Major Tim Peake has demonstrated his green fingers, coaxing a wilting zinnia flower into bloom on board the International Space Station
Britain is known as a nation of gardeners, so it seems appropriate that the first flower in space was coaxed into bloom by Tim Peake.
The UK’s first official astronaut has been looking after zinnia seedlings planted by Nasa’s Scott Kelly as part a project known as ‘the VEG-01 investigation’ which aims to see what crops can be grown in micro-gravity.
In December, Commander Kelly tweeted a photograph of the plants looking bedraggled, with curled, mouldy leaves. But a few weeks in Major Peake’s care seems to have helped them to perk up.
Kelly Tweeted a picture of the orange zinnia plant after it burst into flower over the weekend. The zinnia are being grown in the ‘Veggie’ facility alongside a number of other plant species that can be cultivated for educational outreach, fresh food and even recreation for crew members on long-duration missions.
So far, the plants grown in the horticultural lab have appeared earlier and scientists expect buds to form on the larger plants soon. The facility has also grown lettuce which was consumed by the crew earlier this year.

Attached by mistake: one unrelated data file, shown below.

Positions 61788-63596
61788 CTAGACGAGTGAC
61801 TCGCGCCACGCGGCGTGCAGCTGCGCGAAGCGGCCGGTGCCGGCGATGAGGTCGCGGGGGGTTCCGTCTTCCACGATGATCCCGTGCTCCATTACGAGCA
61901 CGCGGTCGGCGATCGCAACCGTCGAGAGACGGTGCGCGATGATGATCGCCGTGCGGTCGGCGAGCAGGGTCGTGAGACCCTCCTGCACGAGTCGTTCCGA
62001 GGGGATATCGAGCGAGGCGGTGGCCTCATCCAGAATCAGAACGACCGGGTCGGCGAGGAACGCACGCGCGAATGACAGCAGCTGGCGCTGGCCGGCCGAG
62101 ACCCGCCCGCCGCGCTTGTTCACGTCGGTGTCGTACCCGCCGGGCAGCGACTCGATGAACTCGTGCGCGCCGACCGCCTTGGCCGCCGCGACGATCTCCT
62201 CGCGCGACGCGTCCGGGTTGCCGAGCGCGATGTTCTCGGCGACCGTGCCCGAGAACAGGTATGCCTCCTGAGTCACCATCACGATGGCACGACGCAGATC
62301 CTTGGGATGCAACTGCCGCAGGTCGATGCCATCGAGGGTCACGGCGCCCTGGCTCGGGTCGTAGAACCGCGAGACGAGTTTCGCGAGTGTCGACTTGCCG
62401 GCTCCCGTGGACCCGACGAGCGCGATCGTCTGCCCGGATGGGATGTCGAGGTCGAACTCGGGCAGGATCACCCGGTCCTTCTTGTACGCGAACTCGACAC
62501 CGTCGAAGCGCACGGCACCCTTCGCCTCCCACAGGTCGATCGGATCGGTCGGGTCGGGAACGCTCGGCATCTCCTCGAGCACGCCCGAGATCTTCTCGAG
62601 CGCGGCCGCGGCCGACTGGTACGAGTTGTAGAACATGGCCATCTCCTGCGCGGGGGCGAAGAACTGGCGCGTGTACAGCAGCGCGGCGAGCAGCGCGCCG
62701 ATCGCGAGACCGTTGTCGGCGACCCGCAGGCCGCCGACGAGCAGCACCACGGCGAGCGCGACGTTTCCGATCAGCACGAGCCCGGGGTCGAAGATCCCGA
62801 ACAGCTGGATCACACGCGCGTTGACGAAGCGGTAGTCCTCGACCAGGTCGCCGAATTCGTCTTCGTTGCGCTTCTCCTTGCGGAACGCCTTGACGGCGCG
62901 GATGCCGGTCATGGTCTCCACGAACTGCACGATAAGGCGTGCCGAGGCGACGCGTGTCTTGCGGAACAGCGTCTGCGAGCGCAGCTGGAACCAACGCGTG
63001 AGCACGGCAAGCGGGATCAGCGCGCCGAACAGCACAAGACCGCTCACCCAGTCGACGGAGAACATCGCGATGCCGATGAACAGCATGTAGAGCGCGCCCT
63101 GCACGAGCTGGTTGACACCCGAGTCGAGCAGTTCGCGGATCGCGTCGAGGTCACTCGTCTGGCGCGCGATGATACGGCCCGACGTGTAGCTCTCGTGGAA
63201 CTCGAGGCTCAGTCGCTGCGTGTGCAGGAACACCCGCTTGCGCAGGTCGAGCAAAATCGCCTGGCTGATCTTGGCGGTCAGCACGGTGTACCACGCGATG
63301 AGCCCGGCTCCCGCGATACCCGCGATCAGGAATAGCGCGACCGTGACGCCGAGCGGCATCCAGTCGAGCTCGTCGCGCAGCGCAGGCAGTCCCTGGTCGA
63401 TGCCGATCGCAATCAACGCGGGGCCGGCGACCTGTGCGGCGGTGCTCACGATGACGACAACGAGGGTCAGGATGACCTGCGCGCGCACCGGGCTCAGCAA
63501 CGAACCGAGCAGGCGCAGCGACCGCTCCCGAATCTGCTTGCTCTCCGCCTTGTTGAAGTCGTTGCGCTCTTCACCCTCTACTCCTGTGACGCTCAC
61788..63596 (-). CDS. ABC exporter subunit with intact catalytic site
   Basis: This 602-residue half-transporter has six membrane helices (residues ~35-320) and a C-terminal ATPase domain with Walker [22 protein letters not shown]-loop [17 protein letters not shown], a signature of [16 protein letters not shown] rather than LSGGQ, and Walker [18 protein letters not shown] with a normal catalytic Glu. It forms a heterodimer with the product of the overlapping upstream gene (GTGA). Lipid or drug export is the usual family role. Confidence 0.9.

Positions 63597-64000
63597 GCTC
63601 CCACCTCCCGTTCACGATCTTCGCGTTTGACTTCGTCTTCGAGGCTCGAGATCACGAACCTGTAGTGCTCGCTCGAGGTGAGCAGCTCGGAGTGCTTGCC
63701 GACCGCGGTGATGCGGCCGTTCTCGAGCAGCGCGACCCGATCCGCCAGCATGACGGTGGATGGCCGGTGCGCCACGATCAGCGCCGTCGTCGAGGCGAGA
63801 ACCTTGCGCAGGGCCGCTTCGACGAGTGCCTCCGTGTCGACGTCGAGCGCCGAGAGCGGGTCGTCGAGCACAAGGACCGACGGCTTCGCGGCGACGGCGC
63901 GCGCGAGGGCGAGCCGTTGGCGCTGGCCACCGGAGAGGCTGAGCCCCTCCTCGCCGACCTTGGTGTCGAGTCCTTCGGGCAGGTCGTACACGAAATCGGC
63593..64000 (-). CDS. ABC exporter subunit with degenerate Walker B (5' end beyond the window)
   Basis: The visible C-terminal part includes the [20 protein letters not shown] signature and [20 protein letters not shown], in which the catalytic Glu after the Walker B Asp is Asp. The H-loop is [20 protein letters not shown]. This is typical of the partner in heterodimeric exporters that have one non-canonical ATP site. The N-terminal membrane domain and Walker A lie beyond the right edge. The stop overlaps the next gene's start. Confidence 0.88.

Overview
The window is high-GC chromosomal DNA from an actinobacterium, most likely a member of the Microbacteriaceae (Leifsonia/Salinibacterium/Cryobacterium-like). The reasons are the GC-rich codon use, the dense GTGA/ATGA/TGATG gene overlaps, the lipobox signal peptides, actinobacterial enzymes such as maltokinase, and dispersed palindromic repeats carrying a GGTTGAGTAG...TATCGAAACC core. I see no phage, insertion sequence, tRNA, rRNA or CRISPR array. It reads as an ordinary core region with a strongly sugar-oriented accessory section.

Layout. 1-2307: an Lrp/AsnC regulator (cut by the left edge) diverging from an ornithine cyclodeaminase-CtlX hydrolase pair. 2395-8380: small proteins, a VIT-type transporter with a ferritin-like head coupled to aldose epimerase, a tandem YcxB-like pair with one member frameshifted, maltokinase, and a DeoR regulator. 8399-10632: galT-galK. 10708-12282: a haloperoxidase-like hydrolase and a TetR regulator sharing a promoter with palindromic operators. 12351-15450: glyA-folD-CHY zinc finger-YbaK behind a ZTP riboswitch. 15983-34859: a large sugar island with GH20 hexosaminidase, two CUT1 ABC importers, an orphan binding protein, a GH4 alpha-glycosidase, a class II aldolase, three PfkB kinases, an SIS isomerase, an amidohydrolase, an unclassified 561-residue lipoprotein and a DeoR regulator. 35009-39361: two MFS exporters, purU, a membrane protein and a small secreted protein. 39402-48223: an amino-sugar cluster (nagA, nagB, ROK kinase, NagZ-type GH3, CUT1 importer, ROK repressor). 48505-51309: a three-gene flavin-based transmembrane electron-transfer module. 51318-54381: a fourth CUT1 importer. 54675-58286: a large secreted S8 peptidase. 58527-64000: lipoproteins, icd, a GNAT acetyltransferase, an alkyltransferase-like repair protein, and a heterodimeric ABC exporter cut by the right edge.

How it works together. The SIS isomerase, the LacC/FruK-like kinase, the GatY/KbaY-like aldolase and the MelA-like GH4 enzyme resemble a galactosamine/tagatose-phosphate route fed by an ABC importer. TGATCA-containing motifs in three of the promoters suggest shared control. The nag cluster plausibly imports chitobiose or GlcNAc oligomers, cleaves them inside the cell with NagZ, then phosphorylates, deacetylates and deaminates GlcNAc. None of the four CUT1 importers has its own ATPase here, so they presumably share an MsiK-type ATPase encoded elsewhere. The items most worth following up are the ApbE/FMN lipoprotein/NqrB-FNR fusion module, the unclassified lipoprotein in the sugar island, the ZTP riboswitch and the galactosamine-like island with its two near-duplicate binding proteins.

The plants are grown on special pillows, and Major Peake has been varying the amounts of water to see how it affected growth. Whatever he has changed, it appears to have done the trick.
The crew are hoping to try tomato plants next.
“The zinnia plant is very different from lettuce,” Trent Smith, project manager of the ISS’s “Veggie” plant growth facility, told the Nasa blog.
“It is more sensitive to environmental parameters and light characteristics. It has a longer growth duration between 60 and 80 days.
“Thus, it is a more difficult plant to grow, and allowing it to flower, along with the longer growth duration, makes it a good precursor to a tomato plant.”
Nasa is also hoping to show that flowering plants and gardening can have a positive impact on the mental health of the crew.
“Plants can indeed enhance long-duration missions in isolated, confined and extreme environments – environments that are artificial and deprived of nature,” Alexandra Whitmire, of the NASA Human Research Programme, said.
“While not all crew members may enjoy taking care of plants, for many, having this option is beneficial.
“In future missions, the importance of plants will likely increase given the crews’ limited connection to Earth.
Studies from other isolated and confined environments, such as Antarctic stations, demonstrate the importance of plants in confinement, and how much more salient fresh food becomes psychologically, when there is little stimuli around.”
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